In this paper, we provide new evidence on the empirical usefulness of various simple seasonal models, and underscore the importance of carefully designing criteria by which one judges alternative models. In particular, we underscore the importance of both choice of forecast or simulation horizon and choice between minimizing point or distribution based loss measures. Our empirical analysis centers around the implementation of a series of simulation and prediction experiments, as well as a discussion of the stochastic properties of seasonal unit root models. Our prediction experiments are based on an analysis of a group of 14 variables which have been chosen to closely mimic the set of indicators used by the Federal Reserve to help in setting U.S. monetary policy, and our simulation experiments are based on a comparison of simulated and historical distributions of said variables using the testing approach of Corradi and Swanson (2007a). A key impetus for this paper stems from the fact that various financial service companies routinely create "economic scenarios", whereby seasonal and nonstationary financial and economic variables such as those examined here are simulated (and predicted) using relatively simple time series models. These "economic scenarios" are subsequently used in risk management and asset allocation, as is often mandated by various world financial regulatory authorities. Our findings suggest that a simple version of the seasonal unit root (SUROOT) model performs very well in predicting 8 of 14 variables, when the forecast horizon is 1-step ahead. However, for horizons greater than one-step ahead, our SUROOT model performs poorly when used for prediction, suggesting that parameter estimation error is crucial to understanding the empirical performance of such models. This "parameter estimation error" result is confirmed via a series of Monte Carlo experiments. Simulation experiments yield similar conclusions, although SUROOT models in this case are useful for constructing "forward" conditional distributions at 1-and 3-step ahead horizons. Interestingly, simple periodic autoregressions do not have this property, and are found to perform very well in both prediction and simulation experiments, at all horizons up to 60 months ahead.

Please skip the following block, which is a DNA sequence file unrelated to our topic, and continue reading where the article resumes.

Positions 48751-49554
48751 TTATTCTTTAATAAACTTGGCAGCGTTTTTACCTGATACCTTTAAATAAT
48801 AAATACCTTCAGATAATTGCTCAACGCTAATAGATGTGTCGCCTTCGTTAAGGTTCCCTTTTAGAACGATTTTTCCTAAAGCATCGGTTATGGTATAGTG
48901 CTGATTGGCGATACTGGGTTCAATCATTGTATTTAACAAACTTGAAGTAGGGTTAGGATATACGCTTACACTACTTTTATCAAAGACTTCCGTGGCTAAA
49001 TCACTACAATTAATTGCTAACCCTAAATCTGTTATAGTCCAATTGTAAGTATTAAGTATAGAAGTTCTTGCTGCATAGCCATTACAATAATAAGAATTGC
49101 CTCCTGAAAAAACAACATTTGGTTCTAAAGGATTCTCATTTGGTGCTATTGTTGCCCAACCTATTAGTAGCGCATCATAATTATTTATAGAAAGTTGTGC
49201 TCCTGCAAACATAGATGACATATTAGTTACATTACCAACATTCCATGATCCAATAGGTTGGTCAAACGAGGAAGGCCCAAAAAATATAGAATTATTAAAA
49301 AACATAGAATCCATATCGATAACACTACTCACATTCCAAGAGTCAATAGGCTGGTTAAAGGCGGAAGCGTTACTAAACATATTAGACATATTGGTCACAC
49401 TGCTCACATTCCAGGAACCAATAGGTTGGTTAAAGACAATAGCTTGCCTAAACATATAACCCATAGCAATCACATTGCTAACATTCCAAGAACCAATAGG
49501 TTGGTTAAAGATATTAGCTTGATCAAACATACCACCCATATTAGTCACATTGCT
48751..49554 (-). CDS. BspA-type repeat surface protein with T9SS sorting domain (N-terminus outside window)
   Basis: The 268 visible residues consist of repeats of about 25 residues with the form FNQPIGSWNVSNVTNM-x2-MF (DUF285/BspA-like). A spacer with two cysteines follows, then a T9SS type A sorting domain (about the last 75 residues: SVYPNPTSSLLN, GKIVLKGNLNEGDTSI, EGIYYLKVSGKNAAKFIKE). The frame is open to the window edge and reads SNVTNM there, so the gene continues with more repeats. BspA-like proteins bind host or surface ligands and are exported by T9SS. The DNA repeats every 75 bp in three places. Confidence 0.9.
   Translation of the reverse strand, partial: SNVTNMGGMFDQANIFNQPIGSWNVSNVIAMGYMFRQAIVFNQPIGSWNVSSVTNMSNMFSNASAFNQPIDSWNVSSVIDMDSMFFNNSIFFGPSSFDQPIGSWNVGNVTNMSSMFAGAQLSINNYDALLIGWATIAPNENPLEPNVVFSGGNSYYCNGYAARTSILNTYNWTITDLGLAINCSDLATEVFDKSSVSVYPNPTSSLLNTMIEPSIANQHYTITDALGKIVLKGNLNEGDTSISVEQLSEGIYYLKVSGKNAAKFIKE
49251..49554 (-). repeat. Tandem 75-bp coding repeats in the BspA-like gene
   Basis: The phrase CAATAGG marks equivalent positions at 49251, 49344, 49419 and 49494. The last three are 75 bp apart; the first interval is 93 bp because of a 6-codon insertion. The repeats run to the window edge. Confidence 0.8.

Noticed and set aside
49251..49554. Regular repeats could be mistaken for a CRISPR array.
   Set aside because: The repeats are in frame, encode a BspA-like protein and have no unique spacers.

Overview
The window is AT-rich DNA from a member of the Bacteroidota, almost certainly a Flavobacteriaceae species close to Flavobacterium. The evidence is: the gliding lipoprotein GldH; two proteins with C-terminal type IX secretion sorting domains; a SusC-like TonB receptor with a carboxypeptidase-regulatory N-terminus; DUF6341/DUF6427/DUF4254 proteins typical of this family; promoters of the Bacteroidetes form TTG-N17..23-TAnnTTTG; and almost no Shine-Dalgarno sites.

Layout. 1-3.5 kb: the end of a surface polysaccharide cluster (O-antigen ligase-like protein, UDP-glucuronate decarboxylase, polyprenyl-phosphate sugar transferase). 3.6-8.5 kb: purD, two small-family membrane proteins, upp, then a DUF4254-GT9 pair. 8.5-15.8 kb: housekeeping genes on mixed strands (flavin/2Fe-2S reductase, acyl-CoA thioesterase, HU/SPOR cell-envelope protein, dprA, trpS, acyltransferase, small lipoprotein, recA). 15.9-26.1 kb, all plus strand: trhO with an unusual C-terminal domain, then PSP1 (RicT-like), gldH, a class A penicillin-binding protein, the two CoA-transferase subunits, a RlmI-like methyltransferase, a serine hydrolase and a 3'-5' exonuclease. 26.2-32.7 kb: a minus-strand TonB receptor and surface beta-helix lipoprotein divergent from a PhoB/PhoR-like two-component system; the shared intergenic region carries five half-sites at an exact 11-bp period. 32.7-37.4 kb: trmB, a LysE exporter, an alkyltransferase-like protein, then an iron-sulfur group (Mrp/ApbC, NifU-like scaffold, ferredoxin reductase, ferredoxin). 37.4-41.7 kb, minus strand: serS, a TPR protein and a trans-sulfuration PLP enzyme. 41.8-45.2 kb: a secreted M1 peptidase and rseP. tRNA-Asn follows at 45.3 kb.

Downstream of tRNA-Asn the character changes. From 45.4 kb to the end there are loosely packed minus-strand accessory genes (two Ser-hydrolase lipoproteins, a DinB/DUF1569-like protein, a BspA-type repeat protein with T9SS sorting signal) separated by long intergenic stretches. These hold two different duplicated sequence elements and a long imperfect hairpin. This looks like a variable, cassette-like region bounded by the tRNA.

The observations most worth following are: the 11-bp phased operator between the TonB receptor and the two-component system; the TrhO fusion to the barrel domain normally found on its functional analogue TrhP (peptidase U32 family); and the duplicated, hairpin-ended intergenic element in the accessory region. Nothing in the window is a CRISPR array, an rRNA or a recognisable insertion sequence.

All Science Journal Classification (ASJC) codes
- Economics and Econometrics
- Difference stationary
- Periodic autoregression
- Seasonal unit root